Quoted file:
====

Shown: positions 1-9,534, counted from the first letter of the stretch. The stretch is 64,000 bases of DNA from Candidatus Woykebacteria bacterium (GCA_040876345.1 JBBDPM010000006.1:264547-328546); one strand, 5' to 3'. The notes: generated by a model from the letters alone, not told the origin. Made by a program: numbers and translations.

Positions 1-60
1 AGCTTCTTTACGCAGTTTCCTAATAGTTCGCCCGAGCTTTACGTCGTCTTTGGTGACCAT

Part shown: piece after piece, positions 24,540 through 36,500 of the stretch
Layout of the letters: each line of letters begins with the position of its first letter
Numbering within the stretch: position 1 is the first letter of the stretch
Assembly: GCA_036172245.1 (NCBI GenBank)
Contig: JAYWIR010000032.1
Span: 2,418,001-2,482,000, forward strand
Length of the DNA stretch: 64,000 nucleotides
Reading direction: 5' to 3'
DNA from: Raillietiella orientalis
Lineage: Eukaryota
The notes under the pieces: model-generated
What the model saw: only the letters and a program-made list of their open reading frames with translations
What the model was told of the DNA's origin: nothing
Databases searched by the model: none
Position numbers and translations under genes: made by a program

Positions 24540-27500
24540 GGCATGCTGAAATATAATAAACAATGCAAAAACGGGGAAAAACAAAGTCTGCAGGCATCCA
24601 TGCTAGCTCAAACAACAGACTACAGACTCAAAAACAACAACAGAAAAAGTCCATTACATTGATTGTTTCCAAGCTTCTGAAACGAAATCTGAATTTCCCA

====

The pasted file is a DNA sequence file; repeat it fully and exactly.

Shown: positions 1-9,534, counted from the first letter of the stretch. The stretch is 64,000 bases of DNA from Candidatus Woykebacteria bacterium (GCA_040876345.1 JBBDPM010000006.1:264547-328546); one strand, 5' to 3'. The notes: generated by a model from the letters alone, not told the origin. Made by a program: numbers and translations.

Positions 1-60
1 AGCTTCTTTACGCAGTTTCCTAATAGTTCGCCCGAGCTTTACGTCGTCTTTGGTGACCAT

Part shown: piece after piece, positions 24,540 through 36,500 of the stretch
Layout of the letters: each line of letters begins with the position of its first letter
Numbering within the stretch: position 1 is the first letter of the stretch
Assembly: GCA_036172245.1 (NCBI GenBank)
Contig: JAYWIR010000032.1
Span: 2,418,001-2,482,000, forward strand
Length of the DNA stretch: 64,000 nucleotides
Reading direction: 5' to 3'
DNA from: Raillietiella orientalis
Lineage: Eukaryota
The notes under the pieces: model-generated
What the model saw: only the letters and a program-made list of their open reading frames with translations
What the model was told of the DNA's origin: nothing
Databases searched by the model: none
Position numbers and translations under genes: made by a program

Positions 24540-27500
24540 GGCATGCTGAAATATAATAAACAATGCAAAAACGGGGAAAAACAAAGTCTGCAGGCATCCA
24601 TGCTAGCTCAAACAACAGACTACAGACTCAAAAACAACAACAGAAAAAGTCCATTACATTGATTGTTTCCAAGCTTCTGAAACGAAATCTGAATTTCCCA